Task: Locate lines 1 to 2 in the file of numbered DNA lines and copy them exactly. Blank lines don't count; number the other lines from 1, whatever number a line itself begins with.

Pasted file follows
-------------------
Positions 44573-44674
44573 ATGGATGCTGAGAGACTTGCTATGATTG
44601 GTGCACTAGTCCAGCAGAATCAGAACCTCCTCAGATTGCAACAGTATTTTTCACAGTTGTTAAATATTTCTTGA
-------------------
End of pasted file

Positions 44573-44674
44573 ATGGATGCTGAGAGACTTGCTATGATTG